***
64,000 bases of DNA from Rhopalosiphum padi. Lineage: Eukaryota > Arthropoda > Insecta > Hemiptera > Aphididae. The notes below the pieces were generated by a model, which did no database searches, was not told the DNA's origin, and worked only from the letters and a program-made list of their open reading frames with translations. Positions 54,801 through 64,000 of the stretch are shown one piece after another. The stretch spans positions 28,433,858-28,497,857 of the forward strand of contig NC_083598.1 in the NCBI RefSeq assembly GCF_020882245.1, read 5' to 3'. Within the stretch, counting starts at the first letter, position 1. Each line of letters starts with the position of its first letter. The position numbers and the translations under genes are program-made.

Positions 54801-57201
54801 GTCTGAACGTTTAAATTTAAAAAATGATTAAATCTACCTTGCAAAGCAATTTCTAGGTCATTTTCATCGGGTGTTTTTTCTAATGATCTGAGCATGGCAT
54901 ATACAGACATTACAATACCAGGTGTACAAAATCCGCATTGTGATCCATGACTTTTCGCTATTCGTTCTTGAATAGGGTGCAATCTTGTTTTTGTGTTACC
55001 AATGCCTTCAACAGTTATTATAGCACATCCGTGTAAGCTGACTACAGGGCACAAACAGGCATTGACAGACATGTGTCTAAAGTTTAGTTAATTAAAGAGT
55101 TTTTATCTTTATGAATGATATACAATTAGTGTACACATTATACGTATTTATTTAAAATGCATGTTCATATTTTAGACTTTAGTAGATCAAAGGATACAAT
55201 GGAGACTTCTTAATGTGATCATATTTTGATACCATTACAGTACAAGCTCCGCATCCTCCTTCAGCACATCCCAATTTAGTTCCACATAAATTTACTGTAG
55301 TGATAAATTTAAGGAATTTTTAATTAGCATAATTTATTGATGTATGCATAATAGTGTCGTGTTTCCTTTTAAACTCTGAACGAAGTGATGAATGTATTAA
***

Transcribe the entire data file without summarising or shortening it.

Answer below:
64,000 bases of DNA from Rhopalosiphum padi. Lineage: Eukaryota > Arthropoda > Insecta > Hemiptera > Aphididae. The notes below the pieces were generated by a model, which did no database searches, was not told the DNA's origin, and worked only from the letters and a program-made list of their open reading frames with translations. Positions 54,801 through 64,000 of the stretch are shown one piece after another. The stretch spans positions 28,433,858-28,497,857 of the forward strand of contig NC_083598.1 in the NCBI RefSeq assembly GCF_020882245.1, read 5' to 3'. Within the stretch, counting starts at the first letter, position 1. Each line of letters starts with the position of its first letter. The position numbers and the translations under genes are program-made.

Positions 54801-57201
54801 GTCTGAACGTTTAAATTTAAAAAATGATTAAATCTACCTTGCAAAGCAATTTCTAGGTCATTTTCATCGGGTGTTTTTTCTAATGATCTGAGCATGGCAT
54901 ATACAGACATTACAATACCAGGTGTACAAAATCCGCATTGTGATCCATGACTTTTCGCTATTCGTTCTTGAATAGGGTGCAATCTTGTTTTTGTGTTACC
55001 AATGCCTTCAACAGTTATTATAGCACATCCGTGTAAGCTGACTACAGGGCACAAACAGGCATTGACAGACATGTGTCTAAAGTTTAGTTAATTAAAGAGT
55101 TTTTATCTTTATGAATGATATACAATTAGTGTACACATTATACGTATTTATTTAAAATGCATGTTCATATTTTAGACTTTAGTAGATCAAAGGATACAAT
55201 GGAGACTTCTTAATGTGATCATATTTTGATACCATTACAGTACAAGCTCCGCATCCTCCTTCAGCACATCCCAATTTAGTTCCACATAAATTTACTGTAG
55301 TGATAAATTTAAGGAATTTTTAATTAGCATAATTTATTGATGTATGCATAATAGTGTCGTGTTTCCTTTTAAACTCTGAACGAAGTGATGAATGTATTAA